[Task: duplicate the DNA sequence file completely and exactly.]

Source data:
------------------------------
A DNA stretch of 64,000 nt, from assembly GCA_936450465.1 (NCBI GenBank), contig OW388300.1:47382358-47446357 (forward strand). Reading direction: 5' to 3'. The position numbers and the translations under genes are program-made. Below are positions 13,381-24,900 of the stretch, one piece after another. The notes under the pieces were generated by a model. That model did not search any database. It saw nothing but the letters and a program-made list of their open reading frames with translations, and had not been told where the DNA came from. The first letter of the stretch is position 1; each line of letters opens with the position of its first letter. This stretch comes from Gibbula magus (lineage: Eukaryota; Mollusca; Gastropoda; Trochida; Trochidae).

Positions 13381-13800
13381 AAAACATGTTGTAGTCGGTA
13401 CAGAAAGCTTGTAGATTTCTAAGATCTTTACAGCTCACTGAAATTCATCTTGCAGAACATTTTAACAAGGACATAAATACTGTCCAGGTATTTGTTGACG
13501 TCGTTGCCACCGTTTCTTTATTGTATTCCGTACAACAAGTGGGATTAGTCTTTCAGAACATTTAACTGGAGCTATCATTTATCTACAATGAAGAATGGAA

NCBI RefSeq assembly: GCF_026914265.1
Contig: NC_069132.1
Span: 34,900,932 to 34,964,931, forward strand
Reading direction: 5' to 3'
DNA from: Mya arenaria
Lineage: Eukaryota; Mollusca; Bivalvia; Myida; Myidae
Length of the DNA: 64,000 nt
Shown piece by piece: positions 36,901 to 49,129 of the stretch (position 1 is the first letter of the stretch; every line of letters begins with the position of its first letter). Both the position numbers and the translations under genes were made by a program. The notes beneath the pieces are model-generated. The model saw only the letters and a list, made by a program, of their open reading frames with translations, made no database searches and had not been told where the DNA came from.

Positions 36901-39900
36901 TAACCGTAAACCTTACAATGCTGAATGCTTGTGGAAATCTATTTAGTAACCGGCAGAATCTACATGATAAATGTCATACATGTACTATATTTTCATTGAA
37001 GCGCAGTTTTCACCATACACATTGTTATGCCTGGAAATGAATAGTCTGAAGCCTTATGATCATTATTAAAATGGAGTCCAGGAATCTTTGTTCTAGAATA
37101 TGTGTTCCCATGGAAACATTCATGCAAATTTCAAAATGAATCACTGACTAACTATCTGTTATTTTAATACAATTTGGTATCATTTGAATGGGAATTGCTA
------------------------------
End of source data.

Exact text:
A DNA stretch of 64,000 nt, from assembly GCA_936450465.1 (NCBI GenBank), contig OW388300.1:47382358-47446357 (forward strand). Reading direction: 5' to 3'. The position numbers and the translations under genes are program-made. Below are positions 13,381-24,900 of the stretch, one piece after another. The notes under the pieces were generated by a model. That model did not search any database. It saw nothing but the letters and a program-made list of their open reading frames with translations, and had not been told where the DNA came from. The first letter of the stretch is position 1; each line of letters opens with the position of its first letter. This stretch comes from Gibbula magus (lineage: Eukaryota; Mollusca; Gastropoda; Trochida; Trochidae).

Positions 13381-13800
13381 AAAACATGTTGTAGTCGGTA
13401 CAGAAAGCTTGTAGATTTCTAAGATCTTTACAGCTCACTGAAATTCATCTTGCAGAACATTTTAACAAGGACATAAATACTGTCCAGGTATTTGTTGACG
13501 TCGTTGCCACCGTTTCTTTATTGTATTCCGTACAACAAGTGGGATTAGTCTTTCAGAACATTTAACTGGAGCTATCATTTATCTACAATGAAGAATGGAA

NCBI RefSeq assembly: GCF_026914265.1
Contig: NC_069132.1
Span: 34,900,932 to 34,964,931, forward strand
Reading direction: 5' to 3'
DNA from: Mya arenaria
Lineage: Eukaryota; Mollusca; Bivalvia; Myida; Myidae
Length of the DNA: 64,000 nt
Shown piece by piece: positions 36,901 to 49,129 of the stretch (position 1 is the first letter of the stretch; every line of letters begins with the position of its first letter). Both the position numbers and the translations under genes were made by a program. The notes beneath the pieces are model-generated. The model saw only the letters and a list, made by a program, of their open reading frames with translations, made no database searches and had not been told where the DNA came from.

Positions 36901-39900
36901 TAACCGTAAACCTTACAATGCTGAATGCTTGTGGAAATCTATTTAGTAACCGGCAGAATCTACATGATAAATGTCATACATGTACTATATTTTCATTGAA
37001 GCGCAGTTTTCACCATACACATTGTTATGCCTGGAAATGAATAGTCTGAAGCCTTATGATCATTATTAAAATGGAGTCCAGGAATCTTTGTTCTAGAATA
37101 TGTGTTCCCATGGAAACATTCATGCAAATTTCAAAATGAATCACTGACTAACTATCTGTTATTTTAATACAATTTGGTATCATTTGAATGGGAATTGCTA